Farmers ‘entitled’ to carcass images before and after trim

Independent TD Michael Fitzmaurice is calling for farmer access to carcass photographs – before and after trimming – in a bid to stamp out “unfair” practices on factory floors.

Speaking in the aftermath of the recent controversy whereby three meat plants were found to have carried out excessive trimming on a total 19 carcasses last year – 11 at Kepak Clare; five at Emerald Isle Foods; and three at Kildare Chilling Company – the Roscommon-Galway representative is demanding that such measures be introduced.

“We need to bring in a system that at all time farmers – be they sheep, pig and on the cattle grid as well – could have a photo of their animal before and after trimmings.

Technology is gone so sophisticated now and they should be entitled to that.

Last year a total of 521 inspections were carried out across 32 slaughter plants with 44,332 carcasses inspected by classification officers within the Department of Agriculture, Food and the Marine.

Also Read: CCTV in meat plant survey conducted by department

Unlike bovines and pigs there is no EU legislative requirement for processors to classify sheep carcasses – Fitzmaurice believes this is an area also in need of change.

‘Open gate’

Having submitted a parliamentary question to Minister for Agriculture, Food and the Marine, Michael Creed, on the number of inspections carried out on adult sheep and lamb carcasses over the last two years, Fitzmaurice says he was “shocked” by the response.

Carcass classification and carcass presentation (trim) for beef, pigs and sheep is governed by EU legislation. However, compulsory classification is only applied for beef and pigs.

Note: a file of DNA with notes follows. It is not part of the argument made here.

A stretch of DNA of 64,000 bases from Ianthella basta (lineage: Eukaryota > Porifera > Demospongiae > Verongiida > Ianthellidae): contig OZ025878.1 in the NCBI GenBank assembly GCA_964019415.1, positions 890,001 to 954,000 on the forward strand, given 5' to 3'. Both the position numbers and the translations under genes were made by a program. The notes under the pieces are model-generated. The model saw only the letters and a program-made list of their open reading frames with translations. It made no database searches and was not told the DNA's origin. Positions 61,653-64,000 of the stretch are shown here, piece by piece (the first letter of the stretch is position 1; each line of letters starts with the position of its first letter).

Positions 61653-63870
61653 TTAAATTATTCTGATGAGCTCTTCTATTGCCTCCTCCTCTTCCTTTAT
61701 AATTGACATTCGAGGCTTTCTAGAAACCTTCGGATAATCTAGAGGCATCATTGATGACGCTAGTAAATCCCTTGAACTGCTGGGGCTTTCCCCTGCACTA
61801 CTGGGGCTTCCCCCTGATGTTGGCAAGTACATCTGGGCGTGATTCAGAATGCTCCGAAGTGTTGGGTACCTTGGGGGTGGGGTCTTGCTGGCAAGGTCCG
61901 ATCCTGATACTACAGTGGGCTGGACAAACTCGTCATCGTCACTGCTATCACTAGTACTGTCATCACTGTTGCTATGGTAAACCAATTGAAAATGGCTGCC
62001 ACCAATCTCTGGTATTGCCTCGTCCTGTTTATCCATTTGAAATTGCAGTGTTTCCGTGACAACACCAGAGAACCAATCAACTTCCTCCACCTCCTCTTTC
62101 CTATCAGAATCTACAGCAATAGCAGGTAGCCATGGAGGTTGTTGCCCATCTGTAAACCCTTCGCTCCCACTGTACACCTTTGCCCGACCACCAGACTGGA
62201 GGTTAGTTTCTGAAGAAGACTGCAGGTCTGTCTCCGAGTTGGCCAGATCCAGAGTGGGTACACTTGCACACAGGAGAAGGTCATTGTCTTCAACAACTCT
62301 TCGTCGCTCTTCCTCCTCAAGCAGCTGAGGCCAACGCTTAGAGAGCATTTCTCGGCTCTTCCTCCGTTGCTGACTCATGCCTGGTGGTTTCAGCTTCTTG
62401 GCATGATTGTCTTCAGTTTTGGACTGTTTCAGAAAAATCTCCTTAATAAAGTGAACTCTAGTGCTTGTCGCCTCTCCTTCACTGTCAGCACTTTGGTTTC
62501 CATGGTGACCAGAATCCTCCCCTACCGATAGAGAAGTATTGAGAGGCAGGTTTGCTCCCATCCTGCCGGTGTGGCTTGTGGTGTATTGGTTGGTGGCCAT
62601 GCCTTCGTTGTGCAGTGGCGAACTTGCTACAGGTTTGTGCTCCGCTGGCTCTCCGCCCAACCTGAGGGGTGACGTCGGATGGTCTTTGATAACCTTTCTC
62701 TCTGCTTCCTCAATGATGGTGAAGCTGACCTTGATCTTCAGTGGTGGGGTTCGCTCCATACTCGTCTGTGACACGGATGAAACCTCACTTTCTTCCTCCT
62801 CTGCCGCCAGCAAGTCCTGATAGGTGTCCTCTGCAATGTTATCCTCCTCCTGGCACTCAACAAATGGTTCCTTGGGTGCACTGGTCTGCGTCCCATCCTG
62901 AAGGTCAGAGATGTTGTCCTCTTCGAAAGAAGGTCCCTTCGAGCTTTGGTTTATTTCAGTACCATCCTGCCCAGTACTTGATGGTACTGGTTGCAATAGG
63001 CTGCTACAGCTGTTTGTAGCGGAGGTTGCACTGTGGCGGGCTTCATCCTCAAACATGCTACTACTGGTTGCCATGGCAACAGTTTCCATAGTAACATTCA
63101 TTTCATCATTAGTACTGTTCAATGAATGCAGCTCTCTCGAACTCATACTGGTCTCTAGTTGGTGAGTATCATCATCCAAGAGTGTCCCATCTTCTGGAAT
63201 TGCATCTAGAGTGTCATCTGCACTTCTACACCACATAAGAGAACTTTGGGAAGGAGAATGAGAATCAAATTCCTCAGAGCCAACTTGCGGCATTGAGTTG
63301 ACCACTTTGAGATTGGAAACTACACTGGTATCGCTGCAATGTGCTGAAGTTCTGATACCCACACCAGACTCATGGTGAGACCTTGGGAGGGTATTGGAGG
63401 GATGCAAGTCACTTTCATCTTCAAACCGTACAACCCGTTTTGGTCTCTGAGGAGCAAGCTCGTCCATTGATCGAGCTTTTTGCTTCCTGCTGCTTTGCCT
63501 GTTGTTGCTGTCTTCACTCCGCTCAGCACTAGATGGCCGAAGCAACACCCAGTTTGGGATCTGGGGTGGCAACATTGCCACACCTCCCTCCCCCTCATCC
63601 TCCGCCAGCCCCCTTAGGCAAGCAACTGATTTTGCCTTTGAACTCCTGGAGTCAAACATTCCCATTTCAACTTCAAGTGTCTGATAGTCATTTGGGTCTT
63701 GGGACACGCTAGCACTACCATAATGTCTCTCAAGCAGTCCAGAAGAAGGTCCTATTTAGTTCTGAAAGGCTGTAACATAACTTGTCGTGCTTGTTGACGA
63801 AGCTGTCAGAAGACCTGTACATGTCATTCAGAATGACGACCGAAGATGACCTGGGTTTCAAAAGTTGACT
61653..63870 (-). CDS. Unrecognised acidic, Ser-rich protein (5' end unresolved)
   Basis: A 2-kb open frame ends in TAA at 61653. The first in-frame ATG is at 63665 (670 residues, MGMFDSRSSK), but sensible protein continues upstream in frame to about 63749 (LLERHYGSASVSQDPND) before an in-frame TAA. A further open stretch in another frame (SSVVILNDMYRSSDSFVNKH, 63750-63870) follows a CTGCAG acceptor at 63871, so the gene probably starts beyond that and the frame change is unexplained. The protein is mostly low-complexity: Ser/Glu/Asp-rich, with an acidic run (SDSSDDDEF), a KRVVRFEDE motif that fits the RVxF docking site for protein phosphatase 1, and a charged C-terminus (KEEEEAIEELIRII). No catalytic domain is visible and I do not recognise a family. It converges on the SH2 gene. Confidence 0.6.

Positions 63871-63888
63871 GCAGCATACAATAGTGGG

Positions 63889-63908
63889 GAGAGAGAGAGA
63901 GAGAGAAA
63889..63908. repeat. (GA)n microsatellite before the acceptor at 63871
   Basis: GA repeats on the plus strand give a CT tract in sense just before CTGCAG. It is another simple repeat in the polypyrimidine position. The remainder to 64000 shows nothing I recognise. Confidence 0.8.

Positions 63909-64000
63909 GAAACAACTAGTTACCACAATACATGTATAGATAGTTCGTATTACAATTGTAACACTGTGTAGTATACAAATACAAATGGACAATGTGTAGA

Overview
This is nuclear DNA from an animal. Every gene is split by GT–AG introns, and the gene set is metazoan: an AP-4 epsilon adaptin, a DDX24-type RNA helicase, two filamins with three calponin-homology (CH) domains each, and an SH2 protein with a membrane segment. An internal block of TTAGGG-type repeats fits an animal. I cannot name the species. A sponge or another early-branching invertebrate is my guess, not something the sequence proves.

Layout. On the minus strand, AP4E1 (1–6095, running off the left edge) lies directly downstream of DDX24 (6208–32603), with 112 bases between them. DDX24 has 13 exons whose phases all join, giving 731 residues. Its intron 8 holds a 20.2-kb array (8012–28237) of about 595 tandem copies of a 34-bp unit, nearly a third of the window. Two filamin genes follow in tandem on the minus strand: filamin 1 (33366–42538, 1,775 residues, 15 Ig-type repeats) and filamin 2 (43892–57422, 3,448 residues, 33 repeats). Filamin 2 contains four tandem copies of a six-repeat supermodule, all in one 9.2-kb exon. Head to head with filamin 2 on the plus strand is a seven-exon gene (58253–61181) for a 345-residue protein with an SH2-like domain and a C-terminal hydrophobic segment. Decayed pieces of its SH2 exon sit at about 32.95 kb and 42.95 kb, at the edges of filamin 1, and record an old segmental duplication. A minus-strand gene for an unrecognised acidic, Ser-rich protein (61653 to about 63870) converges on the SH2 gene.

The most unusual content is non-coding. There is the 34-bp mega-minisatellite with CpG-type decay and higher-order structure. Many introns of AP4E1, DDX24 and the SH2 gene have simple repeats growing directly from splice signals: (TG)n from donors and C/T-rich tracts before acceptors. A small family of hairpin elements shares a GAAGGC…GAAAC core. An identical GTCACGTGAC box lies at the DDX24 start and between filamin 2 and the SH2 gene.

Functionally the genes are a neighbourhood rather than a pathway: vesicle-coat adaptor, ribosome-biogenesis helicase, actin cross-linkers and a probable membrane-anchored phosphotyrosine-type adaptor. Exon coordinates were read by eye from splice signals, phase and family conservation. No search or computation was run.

In response to the query, Minister Creed said: “While the five main Irish processors that slaughter sheep also classify carcasses, they do so on an entirely voluntary basis.

“No machine grading is carried out; where grading is carried out, factory operatives are involved in manual classification. There is therefore no legal basis for any statutory inspections.

My department gives guidance and training for the voluntary classification of sheep carcasses in the five factories.

In the years 2016 to 2018 there were 80 visits conducted in this regard. However, no differentiation between adult sheep and lambs is made regarding sheep classification at factory level.

According to Fitzmaurice, this situation leaves sheep farmers in a very precarious position.

“There is basically no regulation whatsoever on sheep in the line of trimming which is leaving the gate wide open in my opinion. I was actually shocked when I saw the answer,” he said.